How to Break Overeating Habits: Stop Multitasking and Eat a Mindful Meal

Few things can be as frustrating as trying to change overeating habits and a busy lifestyle, multitasking, and being distracted can really get in the way. Food is always available and it’s so easy to reach for food or to overeat without even really knowing why. Every dieter knows how easy it is to start the day with good intentions about portion sizes and food choices only to find yourself having eaten more than you wanted, binged on junk food, or picked away at a plate of cookies that someone brought into the office.

Emotional eating–eating when you are stressed or overtired or even bored can be an automatic response that happens before you are even fully aware that you are doing it. Before you add unhelpful guilt to your list of triggers for overeating or ditching your weight loss plan, know that there is a much more enjoyable alternative. This is part 2 in this series about ways to stop stressing, stop doing too much, and create some inner peace.

Today’s tip for creating less stress and breaking old patterns with food and overeating: eat a mindful meal. healthyfood-SimonGötzIt amazes me how many people multitask when they eat. When is the last time that you were fully present with the meal that you were eating? Fully present means that the TV wasn’t on and you didn’t have a book or a computer in front of you. You weren’t working or making lists of things to do. You weren’t driving somewhere or talking on your cell phone. When is the last time that you were fully aware—with all your senses—of each bite that you put into your mouth? When you truly savored every last morsel? When you were one hundred percent aware of what you were feeling and what you were experiencing while you ate?

For many reading this, I know it’s been a long time. Guess what? Mindful eating can be the key to breaking old habits with food and creating new ones. And you can get started almost instantly—as soon as you sit down to your next meal.

How to eat a mindful meal

Take a deep breath or two and allow yourself to really be in your body. Notice how your mind and your body are feeling. Really notice. You may have gone hours without paying attention. What’s on your mind? What emotions are you experiencing? How does your body feel? Are you tense or relaxed? How hungry are you? Where do you feel it in your body?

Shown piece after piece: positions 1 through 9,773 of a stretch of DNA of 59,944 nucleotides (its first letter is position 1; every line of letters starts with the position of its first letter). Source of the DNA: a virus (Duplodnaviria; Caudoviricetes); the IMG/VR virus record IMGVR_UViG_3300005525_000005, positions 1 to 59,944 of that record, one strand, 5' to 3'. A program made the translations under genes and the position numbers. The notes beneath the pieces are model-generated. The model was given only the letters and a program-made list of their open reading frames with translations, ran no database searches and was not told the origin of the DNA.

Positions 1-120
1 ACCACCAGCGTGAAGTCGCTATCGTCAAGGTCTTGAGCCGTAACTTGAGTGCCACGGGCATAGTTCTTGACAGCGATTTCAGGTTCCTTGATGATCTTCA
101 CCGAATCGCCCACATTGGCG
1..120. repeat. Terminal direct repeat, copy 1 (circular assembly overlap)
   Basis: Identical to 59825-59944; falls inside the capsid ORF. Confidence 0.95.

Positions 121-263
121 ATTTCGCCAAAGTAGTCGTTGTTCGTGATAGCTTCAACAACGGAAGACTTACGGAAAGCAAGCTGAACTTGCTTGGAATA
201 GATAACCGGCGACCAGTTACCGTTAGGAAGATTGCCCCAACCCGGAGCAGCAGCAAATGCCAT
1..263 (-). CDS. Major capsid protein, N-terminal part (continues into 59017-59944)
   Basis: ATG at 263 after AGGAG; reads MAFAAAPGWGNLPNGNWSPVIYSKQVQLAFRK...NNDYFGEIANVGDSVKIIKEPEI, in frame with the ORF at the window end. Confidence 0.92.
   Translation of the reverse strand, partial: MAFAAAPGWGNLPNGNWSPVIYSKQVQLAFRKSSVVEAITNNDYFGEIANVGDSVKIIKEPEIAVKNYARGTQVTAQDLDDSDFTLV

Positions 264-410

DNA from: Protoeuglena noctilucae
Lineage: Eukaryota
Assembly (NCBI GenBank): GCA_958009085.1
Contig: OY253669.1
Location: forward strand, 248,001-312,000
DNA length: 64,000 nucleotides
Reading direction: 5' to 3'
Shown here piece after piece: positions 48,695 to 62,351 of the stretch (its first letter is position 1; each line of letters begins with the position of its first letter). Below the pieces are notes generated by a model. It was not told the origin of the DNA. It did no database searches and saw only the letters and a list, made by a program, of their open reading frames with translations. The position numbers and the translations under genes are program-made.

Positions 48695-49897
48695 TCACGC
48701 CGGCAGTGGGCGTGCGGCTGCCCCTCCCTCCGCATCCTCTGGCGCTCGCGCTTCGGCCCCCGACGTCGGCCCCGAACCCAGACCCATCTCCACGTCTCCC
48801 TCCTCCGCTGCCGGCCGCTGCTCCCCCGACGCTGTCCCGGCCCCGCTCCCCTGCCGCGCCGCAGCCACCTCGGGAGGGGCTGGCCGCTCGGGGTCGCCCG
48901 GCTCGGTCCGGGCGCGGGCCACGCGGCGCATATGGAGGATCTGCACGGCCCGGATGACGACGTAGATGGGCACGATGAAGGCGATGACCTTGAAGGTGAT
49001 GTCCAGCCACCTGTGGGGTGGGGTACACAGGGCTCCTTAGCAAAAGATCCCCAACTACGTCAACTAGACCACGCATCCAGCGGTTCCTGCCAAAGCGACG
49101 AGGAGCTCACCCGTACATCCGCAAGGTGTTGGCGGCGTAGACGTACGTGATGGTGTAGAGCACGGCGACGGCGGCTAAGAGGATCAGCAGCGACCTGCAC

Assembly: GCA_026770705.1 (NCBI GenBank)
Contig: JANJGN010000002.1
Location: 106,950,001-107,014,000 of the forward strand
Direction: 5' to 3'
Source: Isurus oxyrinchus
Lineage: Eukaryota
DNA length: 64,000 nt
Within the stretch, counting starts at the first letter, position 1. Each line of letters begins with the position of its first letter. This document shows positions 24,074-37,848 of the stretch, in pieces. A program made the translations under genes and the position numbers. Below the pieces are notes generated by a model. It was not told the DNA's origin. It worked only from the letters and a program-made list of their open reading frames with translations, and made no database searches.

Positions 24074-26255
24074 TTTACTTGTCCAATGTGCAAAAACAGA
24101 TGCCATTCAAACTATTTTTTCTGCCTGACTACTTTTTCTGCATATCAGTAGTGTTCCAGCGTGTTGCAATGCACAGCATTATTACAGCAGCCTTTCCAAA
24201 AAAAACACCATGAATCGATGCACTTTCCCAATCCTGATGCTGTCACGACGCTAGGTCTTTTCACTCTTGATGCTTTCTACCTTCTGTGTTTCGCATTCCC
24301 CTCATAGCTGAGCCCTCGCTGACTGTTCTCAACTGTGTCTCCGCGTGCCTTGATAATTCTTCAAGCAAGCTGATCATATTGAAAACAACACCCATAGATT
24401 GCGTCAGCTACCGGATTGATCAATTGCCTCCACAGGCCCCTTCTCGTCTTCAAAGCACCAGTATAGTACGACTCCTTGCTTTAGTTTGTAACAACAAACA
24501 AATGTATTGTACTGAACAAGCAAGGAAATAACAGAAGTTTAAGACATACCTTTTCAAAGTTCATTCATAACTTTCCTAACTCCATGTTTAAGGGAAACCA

Put your food on a plate and sit down somewhere where you can enjoy your food without being distracted. Take a few more deep breaths before you do anything.

The goal of mindful eating is to fully experience every molecule of this meal. Savor it. Use all your senses. Slow down. Notice your food before you put it into your mouth. Smell it. Think about the experience you anticipate before your taste buds encounter what you are eating. Take a small bite. Feel it in your mouth. Really taste it. Stop and consider what you taste. Move the food around in your mouth.

How does it feel? Appreciate the flavor, the texture, the smell. Chew it well or let it melt in your mouth. Take your time.

Another goal of mindful eating is to fully experience yourself eating this meal. This might be a very new experience.

Be aware of howsavoring it feels to slow down and savor. You might be surprised at emotions that come up. Some women learn that they’ve developed a pattern of eating mindlessly so they won’t be aware of their thoughts and feelings or so they can overeat without really thinking about it. Obviously, that’s not helpful. As you eat, after each bite, ask yourself if you’d like another. Notice how your hunger changes. Notice when you stop savoring. Notice if you start to feel impatient with mindful eating.

As you practice mindful eating, you are likely to notice things about your eating and your relationship with food that aren’t really about the food at all. You may also find that you need some new tools or strategies to replace overeating so that you can be successful in the long term. It’s not necessary to practice mindful eating every single time you eat (although it can be helpful), but it can be very worthwhile to practice eating mindfully at least once a day. Some clients find it very helpful to identify the periods of eating that are the least mindful for them and use mindful eating techniques specifically during those times.

If you would like more help taking control of emotional eating or overeating or focusing on mindful eating tools and strategies, the Emotional Eating Toolbox™ 28 Day Program can be a very helpful resource.

Take good care,


Photo credited toötz

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If you’re a smart, busy, high-achiever who’s tired of going in circles with overeating and emotional eating, and you're ready to create results that last, check out The Club today!

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